Guest column: Virus threats of past and present

It's not often that an incident occurring in the security world captures the essence of larger changes taking place in other areas of the computing landscape. We were "fortunate" enough recently to witness one of those events early last month, with the release of the virus/worm known as Worm.ExploreZip.

We are referring to the similarities between ExploreZip and what many consider one of the seminal events in network security, the Morris worm incident in November 1988. By examining these similarities, and their differences, we get two snapshots in time that show how far we've progressed on many fronts during the past 10 years.

The Morris worm was an elegantly coded, self-propagating entity that checked standard Unix host tables for remote connections, probed hosts at the other end of those connections for common vulnerabilities in services such as Finger and Sendmail, and copied itself to the remote system through these holes. (Many classic papers on the Morris worm can be read at www.cs.purdue.edu/coast/archive; the Seely piece, "Tour of the Worm", is a good start.) This mechanism of propagation was quite effective in the relatively open Internet environment of the late '80s. The worm also disguised itself, and thus was difficult to eradicate. The main effect of the beast was to replicate itself ad infinitum (due to an overlooked bug in its own code) until system resources were totally consumed.

Twenty years later, after many more firewalls have sprung into existence, ExploreZip would have enjoyed a limited debut had it relied on simple host-to-host replication. Being a '90s kind of culprit, however, it sought the one guaranteed chink in the digital armour of modern network defences: e-mail. Once resident in the memory of clients running the Microsoft Messaging Access Protocol Interface (MAPI), ExploreZip sent itself out in responses to incoming e-mail messages. These replies were padded with a convincing bit of social engineering designed to entrap the next recipient into launching it. A secondary mechanism spread this Trojan horse via mounted Windows network drives containing writable Windows system folders. The payload delivered by ExploreZip zeroes the length of certain files (including .doc, .xls, and .ppt), effectively deleting them, in contrast to the much less malevolent intent of the Morris worm. (For more information, see www.symantec.com/avcenter.) ExploreZip copies itself to standard locales, makes minimal efforts to hide, and is easily eradicated.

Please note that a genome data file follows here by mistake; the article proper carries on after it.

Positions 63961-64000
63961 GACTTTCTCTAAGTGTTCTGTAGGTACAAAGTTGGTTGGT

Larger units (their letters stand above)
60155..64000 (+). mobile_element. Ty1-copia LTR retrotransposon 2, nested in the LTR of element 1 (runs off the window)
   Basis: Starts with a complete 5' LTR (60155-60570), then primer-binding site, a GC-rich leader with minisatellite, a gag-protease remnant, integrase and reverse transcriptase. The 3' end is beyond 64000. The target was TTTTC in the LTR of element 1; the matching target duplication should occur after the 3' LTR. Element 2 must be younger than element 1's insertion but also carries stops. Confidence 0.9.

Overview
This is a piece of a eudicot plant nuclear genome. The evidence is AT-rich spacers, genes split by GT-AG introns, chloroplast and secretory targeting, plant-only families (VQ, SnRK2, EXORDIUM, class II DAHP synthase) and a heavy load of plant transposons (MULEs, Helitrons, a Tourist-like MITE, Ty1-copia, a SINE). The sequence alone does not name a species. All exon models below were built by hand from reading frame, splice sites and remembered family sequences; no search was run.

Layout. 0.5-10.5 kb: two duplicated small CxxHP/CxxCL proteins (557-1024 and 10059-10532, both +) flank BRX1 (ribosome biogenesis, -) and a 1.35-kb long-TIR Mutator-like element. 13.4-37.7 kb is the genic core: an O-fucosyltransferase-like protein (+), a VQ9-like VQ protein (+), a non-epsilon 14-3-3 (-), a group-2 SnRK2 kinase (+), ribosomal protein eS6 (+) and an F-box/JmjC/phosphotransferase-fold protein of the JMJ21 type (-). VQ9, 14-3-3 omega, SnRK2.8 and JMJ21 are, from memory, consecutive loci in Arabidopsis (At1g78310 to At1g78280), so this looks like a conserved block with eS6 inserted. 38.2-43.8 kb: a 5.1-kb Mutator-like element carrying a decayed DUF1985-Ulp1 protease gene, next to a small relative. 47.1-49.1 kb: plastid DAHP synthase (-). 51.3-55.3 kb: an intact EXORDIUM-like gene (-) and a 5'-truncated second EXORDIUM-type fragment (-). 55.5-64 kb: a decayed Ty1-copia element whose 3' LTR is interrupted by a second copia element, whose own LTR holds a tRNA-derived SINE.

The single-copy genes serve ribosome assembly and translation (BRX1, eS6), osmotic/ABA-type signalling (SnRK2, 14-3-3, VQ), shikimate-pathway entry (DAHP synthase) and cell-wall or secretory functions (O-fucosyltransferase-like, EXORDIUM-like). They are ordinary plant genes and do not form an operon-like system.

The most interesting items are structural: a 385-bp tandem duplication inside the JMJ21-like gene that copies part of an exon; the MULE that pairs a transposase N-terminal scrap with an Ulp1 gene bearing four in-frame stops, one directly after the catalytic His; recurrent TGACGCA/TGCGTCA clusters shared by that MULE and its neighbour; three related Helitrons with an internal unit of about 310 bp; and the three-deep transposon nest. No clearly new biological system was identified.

We have done away with some of the most obvious trust relationships that assisted the spread of the Morris worm. But what to do about e-mail and end users with itchy mouse fingers? Like the common cold, this bug apparently will be with us for a long time.

Remedies for these maladies have improved slightly. The scramble at the University of California, Berkeley and MIT to understand the Morris worm and to hand-code patches in a matter of days for vulnerable software has been replaced by the smooth distribution of virus-signature update files from anti-virus software vendors.

But is this really the responsibility of antivirus software to solve this problem? This is the second major incident this year that relied on MAPI to propagate itself. Microsoft seems to think that admonishing users to be wary of file attachments within the Outlook GUI is sufficient. (For Microsoft's exact words, see www.microsoft.com.) How about reducing the capability of mail attachments to generate spam?

In the end, the problem falls into the laps of the network administrators. Some creative solutions we've heard included sending companywide e-mails in an effort to smoke out infected end users when ExploreZip diligently responds to the query. Of course, no matter how creative you get, combating these nuisances ends up taking a huge chunk out of a dwindling budget. Companies spent $7.6 billion on virus attacks in the first two quarters of 1999, according to Computer Economics, in Carlsbad, Calif. (www.computereconomics.com). Such is the cost of doing electronic business, something that Robert Tappan Morris, author of the original worm, probably never considered.

It is a dubious honour indeed to be the target platform for malicious hackers. Is Microsoft ready to inherit the mantle worn in 1988 by non-Windows operating systems? ExploreZip suggests that it will, like it or not: rhosts and Sendmail have been replaced by NetBIOS and MAPI, for better or worse. Send your thoughts on the evolution of network parasitism to security_watch@infoworld.com.

Who's the fellow in the black hat?

One indicator that Microsoft's heart may be in the right place is its co-sponsorship of last week's Black Hat Briefings in Las Vegas, where the Security Watch team was again in attendance (www.blackhat.com). Keep your eyes on this space for coverage of the conference and the ensuing DefCon hackers gathering, where Back Orifice 2000's debut was rumoured be showy.

Stuart McClure is a senior manager and Joel Scambray is a manager at Ernst & Young's eSecurity Solutions group. They have managed information security in academic, corporate, and government environments for the past nine years.

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